Hi all! @DnDPrincessAria here with your Psionic Power: Psion review! The Psion is a mental warrior, a person who sees that the mind is just as important as the body, if not more so. Starting off with roleplaying tips, you find out that Psions may have varied interests, specialties, alignments, and personalities, but all of them look for the patterns of this world. Learning something new, or learning the steps of a fact already known, are great triumphs to a Psion. They work hard to control their emotions, since it can taint their powers, or rid them of the control they work so hard for. Psion’s seem to be the class in this book with the most variation, most options, and most ways to personalize and role-play.
Builds are the first way to personalize a class. In Player’s Handbook 3, there were two or three psion builds, each with their own strengths and weaknesses. Here, we get to check out the Shaper Psion, where anything you can think up can be brought to reality. The book explains it best; for a psion, the world is a canvas for you to paint anything you can think of, beautiful dreams, or horrid nightmares. Shaped Consciousness allows you to conjure a fraction of your being in another square, which lets you get all sensory information from that square, and even use your powers from it! Minor creation is an encounter power that allows you to create a non-living, non-magical item. This may not sound all that impressive, but you never know when you’ll need some obscure piece of adventuring gear. For example, this week in Keep on the Borderlands, we needed a cloak for the “leper”, and nobody had one. Or a ten foot pole for poking around. Anything big, bulky, or annoying to carry around, a shaper can conjure it in a snap.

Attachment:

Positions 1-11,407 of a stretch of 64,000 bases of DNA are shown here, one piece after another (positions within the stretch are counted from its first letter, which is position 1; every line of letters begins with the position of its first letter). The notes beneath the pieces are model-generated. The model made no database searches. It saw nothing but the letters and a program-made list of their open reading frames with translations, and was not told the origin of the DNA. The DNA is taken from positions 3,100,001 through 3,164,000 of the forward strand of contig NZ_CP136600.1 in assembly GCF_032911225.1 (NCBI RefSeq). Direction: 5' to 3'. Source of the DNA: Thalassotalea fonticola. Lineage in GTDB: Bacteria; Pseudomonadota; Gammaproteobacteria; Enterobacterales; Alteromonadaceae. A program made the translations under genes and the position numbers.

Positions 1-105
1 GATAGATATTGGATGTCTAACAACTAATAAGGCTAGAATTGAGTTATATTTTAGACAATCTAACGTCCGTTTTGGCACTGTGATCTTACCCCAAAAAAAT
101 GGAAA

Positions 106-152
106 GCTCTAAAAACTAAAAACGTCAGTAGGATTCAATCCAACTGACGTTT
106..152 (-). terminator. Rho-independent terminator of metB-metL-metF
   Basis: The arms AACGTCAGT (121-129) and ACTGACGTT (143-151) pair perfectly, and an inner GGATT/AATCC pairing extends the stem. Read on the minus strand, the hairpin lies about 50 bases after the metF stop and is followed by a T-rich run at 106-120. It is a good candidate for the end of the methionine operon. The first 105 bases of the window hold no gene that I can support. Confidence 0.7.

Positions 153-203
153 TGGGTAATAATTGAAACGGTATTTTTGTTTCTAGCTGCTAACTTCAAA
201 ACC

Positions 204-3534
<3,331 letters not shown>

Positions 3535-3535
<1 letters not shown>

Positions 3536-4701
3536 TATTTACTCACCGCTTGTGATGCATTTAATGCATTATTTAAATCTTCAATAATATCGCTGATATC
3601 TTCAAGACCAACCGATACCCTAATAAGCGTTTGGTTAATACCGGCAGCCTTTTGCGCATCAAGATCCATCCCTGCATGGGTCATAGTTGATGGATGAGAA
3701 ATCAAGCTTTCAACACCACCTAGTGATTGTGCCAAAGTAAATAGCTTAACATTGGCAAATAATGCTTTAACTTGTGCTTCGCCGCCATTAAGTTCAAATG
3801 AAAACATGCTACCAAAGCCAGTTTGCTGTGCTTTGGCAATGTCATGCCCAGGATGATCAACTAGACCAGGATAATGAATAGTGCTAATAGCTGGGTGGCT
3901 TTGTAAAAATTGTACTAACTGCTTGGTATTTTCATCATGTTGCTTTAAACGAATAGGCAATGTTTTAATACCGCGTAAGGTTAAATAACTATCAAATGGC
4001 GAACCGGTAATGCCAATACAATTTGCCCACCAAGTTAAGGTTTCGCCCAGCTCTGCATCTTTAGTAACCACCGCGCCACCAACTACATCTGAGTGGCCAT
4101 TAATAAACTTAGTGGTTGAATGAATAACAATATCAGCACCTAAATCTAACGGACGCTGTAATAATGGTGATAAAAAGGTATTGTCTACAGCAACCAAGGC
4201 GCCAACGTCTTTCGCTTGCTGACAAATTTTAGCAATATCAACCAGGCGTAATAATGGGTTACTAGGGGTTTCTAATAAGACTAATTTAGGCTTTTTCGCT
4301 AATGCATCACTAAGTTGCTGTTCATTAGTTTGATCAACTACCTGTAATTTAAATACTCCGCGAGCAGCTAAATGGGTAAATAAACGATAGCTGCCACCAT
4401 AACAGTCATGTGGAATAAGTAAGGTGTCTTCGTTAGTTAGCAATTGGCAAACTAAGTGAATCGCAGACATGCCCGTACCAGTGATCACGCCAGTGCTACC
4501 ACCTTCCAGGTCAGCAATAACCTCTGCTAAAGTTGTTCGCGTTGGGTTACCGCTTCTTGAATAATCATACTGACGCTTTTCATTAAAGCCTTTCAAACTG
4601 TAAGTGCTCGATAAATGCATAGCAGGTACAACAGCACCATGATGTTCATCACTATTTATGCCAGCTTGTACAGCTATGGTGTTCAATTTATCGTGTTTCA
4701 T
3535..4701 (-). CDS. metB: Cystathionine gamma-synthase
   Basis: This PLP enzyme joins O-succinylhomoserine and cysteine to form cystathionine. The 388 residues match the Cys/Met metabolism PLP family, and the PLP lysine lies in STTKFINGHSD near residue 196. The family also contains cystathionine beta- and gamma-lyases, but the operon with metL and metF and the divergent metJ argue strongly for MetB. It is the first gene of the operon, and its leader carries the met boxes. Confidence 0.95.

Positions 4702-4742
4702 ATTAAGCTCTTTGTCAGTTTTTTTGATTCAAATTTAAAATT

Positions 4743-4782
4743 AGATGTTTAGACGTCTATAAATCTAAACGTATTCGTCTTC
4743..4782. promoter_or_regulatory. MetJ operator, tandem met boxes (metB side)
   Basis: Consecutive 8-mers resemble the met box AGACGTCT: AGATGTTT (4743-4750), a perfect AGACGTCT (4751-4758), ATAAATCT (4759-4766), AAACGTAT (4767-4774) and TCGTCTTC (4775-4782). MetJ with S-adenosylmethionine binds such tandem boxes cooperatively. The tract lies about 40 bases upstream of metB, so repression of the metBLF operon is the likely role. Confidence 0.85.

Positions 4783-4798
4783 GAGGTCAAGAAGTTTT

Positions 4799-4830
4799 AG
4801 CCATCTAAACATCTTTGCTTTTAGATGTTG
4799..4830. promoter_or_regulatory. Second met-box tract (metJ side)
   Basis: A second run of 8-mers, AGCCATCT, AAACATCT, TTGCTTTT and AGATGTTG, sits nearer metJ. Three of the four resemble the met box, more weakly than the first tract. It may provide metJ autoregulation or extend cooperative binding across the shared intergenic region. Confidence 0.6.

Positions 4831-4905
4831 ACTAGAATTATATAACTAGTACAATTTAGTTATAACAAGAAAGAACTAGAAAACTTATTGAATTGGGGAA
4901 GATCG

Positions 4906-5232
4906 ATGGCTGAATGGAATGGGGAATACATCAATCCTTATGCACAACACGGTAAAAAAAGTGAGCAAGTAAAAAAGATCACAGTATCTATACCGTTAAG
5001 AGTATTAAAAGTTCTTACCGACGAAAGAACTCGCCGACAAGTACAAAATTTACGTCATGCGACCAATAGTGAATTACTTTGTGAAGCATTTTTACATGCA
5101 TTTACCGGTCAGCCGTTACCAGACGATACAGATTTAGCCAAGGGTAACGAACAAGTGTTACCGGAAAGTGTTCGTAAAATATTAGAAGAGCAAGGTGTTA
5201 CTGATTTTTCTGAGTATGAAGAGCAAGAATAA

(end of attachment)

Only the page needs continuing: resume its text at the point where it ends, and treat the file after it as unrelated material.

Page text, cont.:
Choosing your Psion at-wills can be a bit challenging, since there are almost always three options within each power, depending on your augment. At low level, I suggest Static Mote. This power conjures a static mote in an unoccupied square, and lasts until the start of your next turn. When the mote disappears, you get a no action, free attack on anyone within burst 3 of the mote square. Augmenting this power lets you increase the damage, or pull targets inwards. I think a burst 3 attack power as a free action is great, even if you have to spend the standard action before to set it up. As long as you are not in melee with any enemies, the range 10 should make this power super-effective at level 1. At the higher levels, I adore Kinetic Wave (level 13). It’s a blast 3, and on a hit, you get damage, and a push of four squares! The blast, if augmented, creates difficult terrain, or gets larger and expands the damage.
Encounters are mostly utilities for Psions, since they have augmentable at-wills. People seem to overlook utilities, I know I do. I was looking at my level 26 assassin the other day and realized there was a whole page of nifty abilities I never knew I had. For heroic tier, I’d suggest Borrow Training, an encounter power giving you +5 to any skill until the end of your next turn. In small groups, I think this could mean the difference between succeeding and failing a skill challenge. Paragon tier? I’d say Mind Blank. It’s a daily, but it creates a burst 3 zone which makes you and your allies invisible to enemies in said zone. If you sustain minor, you can keep your enemies in the dark as long as you feel like it. That -5 to attacks makes a pretty sizeable difference at these levels, so I think any allies of yours would appreciate the boost. When you reach those epic levels, Interdicting Thoughts is a good leader-ish power to give allies near you a +3 power bonus to all defenses, and make that area difficult terrain for enemies.